Some 100 soldiers and unit leaders remained on a restricted lockdown for a sixth day at Joint Base Lewis-McChord in Washington state on Monday while Army investigators probed the theft of sensitive optics equipment, a base spokesman said. The missing gear includes hundreds of night-vision goggles and missing weapons accessories worth about $630,000, said Major Chris Ophardt, a spokesman for the U.S. Army’s I Corps at the base, about 9 miles south of Tacoma.
Ophardt said base confinement is an extreme measure 0f punishment meant to elicit information.
First, I hope that MAJ Ophardt was misquoted. I’d expect a field grade officer to realize that punishment may not be imposed without action under the UCMJ.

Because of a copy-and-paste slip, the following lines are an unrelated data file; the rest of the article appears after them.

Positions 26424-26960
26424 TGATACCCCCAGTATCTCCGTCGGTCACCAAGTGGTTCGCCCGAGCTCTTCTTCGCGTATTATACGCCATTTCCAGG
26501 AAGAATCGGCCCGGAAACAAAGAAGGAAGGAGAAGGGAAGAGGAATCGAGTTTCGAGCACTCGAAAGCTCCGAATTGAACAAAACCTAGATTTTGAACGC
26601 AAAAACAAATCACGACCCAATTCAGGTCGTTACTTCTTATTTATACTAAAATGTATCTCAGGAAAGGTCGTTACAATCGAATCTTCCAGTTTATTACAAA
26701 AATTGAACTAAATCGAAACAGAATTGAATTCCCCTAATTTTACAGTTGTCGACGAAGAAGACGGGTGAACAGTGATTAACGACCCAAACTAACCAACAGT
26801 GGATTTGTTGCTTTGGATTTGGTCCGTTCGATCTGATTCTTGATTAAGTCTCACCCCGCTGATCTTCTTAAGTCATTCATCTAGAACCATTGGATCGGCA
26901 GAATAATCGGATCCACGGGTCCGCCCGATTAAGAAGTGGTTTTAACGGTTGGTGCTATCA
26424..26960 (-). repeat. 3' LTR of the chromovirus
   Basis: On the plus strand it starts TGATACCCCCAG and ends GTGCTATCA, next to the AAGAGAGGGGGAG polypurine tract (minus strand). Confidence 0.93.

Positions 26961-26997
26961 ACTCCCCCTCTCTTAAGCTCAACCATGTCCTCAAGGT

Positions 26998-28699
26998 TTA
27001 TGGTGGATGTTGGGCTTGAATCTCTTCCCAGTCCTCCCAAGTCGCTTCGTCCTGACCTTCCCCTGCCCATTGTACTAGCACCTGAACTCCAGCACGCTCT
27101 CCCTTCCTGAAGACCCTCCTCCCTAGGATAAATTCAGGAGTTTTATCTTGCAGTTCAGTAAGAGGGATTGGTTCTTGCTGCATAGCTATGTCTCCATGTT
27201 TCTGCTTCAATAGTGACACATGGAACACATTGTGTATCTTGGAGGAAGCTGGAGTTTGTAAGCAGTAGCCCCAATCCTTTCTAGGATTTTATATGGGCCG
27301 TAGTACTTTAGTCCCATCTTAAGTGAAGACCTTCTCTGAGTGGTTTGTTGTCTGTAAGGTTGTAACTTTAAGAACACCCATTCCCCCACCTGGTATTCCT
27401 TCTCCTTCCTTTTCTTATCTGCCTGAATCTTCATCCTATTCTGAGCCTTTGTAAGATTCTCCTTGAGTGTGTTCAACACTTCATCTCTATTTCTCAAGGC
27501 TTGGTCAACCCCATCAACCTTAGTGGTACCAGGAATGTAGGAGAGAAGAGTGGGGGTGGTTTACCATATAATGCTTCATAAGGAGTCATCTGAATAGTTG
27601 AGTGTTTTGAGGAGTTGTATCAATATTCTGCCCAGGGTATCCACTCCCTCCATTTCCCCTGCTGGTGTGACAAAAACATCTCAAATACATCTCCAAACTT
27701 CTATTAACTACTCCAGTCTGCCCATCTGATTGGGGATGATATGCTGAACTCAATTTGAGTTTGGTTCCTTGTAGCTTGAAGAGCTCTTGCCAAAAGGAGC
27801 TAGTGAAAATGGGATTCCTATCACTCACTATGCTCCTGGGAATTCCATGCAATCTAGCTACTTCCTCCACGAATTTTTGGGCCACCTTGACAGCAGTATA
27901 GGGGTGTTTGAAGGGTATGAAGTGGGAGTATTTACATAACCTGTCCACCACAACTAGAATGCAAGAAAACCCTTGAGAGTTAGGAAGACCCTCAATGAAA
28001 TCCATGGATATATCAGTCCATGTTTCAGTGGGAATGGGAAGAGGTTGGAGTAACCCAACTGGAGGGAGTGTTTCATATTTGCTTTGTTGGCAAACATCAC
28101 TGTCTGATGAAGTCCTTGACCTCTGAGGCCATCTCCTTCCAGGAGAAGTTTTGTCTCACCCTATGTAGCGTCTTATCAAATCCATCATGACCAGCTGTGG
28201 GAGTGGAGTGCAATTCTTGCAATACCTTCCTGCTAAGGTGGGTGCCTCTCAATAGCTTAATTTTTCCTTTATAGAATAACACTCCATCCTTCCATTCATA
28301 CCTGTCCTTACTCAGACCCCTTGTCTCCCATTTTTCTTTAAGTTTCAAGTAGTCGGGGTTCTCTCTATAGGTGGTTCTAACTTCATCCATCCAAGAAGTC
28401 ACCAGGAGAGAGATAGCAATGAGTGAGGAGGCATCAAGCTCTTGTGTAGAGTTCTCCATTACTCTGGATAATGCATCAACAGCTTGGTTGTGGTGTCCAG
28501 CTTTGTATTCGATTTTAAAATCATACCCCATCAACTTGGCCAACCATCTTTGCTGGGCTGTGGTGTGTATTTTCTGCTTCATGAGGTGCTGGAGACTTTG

Restricting a unit to barracks is a perfectly normal, and perfectly legal step to take during the investigation of missing equipment. My company returned from Pinon Canyon training one time for a weekend break. We’d left the vehicles there, but returned with all our weapons, optics and sensitive items. Well, almost all. One of the other platoons somehow managed to leave a Dragon missile night sight behind. It was locked up in its Bradley, but no one was going anywhere until we had it in hand, and secured in our company arms room. So off went the absent minded soldier, and his platoon sergeant in the CO’s Humvee. A five hour round trip later, the night sight was accounted for, and locked up with the rest of our gear. And we finally were released for the weekend.
Thankfully, I’ve never been part of a unit that lost a weapon, but it’s not unheard of for a company to spend up to 30 days under lockdown until the weapon is recovered.